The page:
If you are determined to be a painter there is simply no comparison to a liberal arts degree (traditional art college) and the 8-10 hrs a day M-F of drawing and painting that you get at an "Atelier" based program. When I started searching for one of these in early 2000 there was really only 5-7 schools active in the US, now there are dozens.

You started out painting in oils, then moved to pastels, and then back to oils again.  What is it about the different mediums that you enjoy?  Do you work in different mediums depending on the piece?  Why?

Pastel is straight and pure color mixed on the painting surface, no messing around the with palette, sinking in of dark colors, or drying times. You can get some very fine results pushing the pigment around on the surface. Oils are a different beast though when it comes to color. . .  where you need a full compliment of 300-1000 pastels to really be able to paint anything that is in front of you with oils I have 15 tubes or so of paint. The entire spectrum is right there on my palette. I rarely do pastels anymore,  the occasional commissioned portrait but for the most part it's all oils now. They are cleaner and easier to ship (no glass.) Both are simply tools to interpret and record what's in front of you. IE: pencil, typewriter, or computer for a writer.

"White February"
Brian Burt
Pastel on Panel
5" x 12"
Tell me a little about your creative process.  You seem to easily bounce from figurative work to still life and landscape subjects.  What do you look for in a subject?  Is there an initial spark that ignites you?  Do you ever paint on location or do you mainly use photographs as references?  Do you keep a sketchbook?

For my still lifes 99.9% is directly from life. If you see something hovering or impossibly balanced in one of my pieces it is tied to a string and suspended from my ceiling or glued there. The landscapes are a mixture of plein eir painting and photo reference, and the portraits are usually 99% from photos. I simply don't have a large enough studio to have people come in and sit. The inspiration usually comes from one object that I build a piece around for the still lifes, the landscapes are 100% a gut reaction to what I think looks interesting or beautiful, and the portraits are more or less the same as the landscapes, but I am looking for 'unusual' facial expressions or poses, that makes it different or unique to look at.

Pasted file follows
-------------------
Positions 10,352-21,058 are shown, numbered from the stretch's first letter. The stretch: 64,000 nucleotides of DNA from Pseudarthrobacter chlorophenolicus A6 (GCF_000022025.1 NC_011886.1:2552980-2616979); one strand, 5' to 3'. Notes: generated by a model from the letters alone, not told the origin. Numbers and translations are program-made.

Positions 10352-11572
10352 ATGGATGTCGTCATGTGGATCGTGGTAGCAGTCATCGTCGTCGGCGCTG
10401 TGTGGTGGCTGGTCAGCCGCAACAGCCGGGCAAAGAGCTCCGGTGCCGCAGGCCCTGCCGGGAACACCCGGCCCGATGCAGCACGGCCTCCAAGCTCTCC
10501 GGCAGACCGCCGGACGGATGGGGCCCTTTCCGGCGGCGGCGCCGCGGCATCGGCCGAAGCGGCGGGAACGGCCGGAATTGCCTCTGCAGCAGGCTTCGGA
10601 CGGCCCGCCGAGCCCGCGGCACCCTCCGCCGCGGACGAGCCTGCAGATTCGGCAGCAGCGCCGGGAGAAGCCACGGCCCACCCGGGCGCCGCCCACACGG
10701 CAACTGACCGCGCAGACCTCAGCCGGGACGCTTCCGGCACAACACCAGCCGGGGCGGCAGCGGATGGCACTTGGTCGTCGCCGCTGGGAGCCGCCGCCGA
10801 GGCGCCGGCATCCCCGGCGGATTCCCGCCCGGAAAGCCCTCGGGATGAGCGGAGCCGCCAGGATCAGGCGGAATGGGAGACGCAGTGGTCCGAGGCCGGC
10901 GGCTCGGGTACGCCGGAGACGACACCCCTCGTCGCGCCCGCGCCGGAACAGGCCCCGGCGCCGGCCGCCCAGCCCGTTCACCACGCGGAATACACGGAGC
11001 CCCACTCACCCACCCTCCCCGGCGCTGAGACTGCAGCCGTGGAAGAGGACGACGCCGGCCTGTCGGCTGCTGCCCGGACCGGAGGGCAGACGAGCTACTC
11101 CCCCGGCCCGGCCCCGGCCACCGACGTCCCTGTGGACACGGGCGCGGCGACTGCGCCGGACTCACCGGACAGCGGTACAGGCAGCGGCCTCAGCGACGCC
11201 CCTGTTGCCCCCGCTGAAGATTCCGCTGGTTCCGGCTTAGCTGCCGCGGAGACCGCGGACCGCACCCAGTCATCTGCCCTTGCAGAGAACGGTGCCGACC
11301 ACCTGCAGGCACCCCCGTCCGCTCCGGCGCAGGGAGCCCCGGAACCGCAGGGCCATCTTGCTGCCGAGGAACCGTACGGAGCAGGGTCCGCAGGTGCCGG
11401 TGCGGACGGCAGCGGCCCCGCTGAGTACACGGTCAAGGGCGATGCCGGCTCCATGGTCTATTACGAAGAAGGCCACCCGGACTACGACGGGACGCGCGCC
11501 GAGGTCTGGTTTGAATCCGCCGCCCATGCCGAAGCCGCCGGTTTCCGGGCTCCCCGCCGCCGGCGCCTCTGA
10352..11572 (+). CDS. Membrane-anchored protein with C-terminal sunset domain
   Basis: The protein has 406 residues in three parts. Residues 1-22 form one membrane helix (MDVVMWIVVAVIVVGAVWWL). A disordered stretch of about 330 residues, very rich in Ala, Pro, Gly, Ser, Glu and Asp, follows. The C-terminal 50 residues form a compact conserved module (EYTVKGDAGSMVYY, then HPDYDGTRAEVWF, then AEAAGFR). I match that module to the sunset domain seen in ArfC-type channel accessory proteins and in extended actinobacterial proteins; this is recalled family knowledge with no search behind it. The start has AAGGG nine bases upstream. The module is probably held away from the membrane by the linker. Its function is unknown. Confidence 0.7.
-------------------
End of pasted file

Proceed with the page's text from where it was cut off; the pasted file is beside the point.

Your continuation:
What size/scale do you usually work in?  How long do you spend on a 

typical painting?

For DPW the 5x7 and 6x6 formats are the standard. The landscapes and loose figurative work usually goes between 1-2 hrs. The still lifes are a crap shoot. They can go anywhere from 3-7 hrs depending on the subject matter. My other works can get fairly complicated some finished 5x7 still lifeless can take 15-20 hrs, the 8x10's can go up to 40, and the larger pieces can take weeks to finish.

"Green Memories"
Brian Burt
Oil on Panel
7" x 5"
You’re very active in the Daily Painting Movement and show and sell your smaller work on your blog Art4Diapers and the Daily Paint Works site.  What is it about the idea of painting daily that inspires you, and have you found selling these smaller paintings to be beneficial to your career and development as an artist?

DPW and the daily painting movement have been fantastic to me not only financially but also in honing my painting skills. Three years ago when i started  doing daily paintings I was getting back into oils and had still some speed and color issues that I needed to work out. The progression of my work and the level that I am at now could not of been achieved without doing these small pieces. Doing 20-30 larger oils in that time could not have given me the skills and confidence as doing almost 300 smaller pieces in that same amount of time.
Are there times when you can’t be creative or the paint just isn’t flowing?  How do you handle periods of artist block?.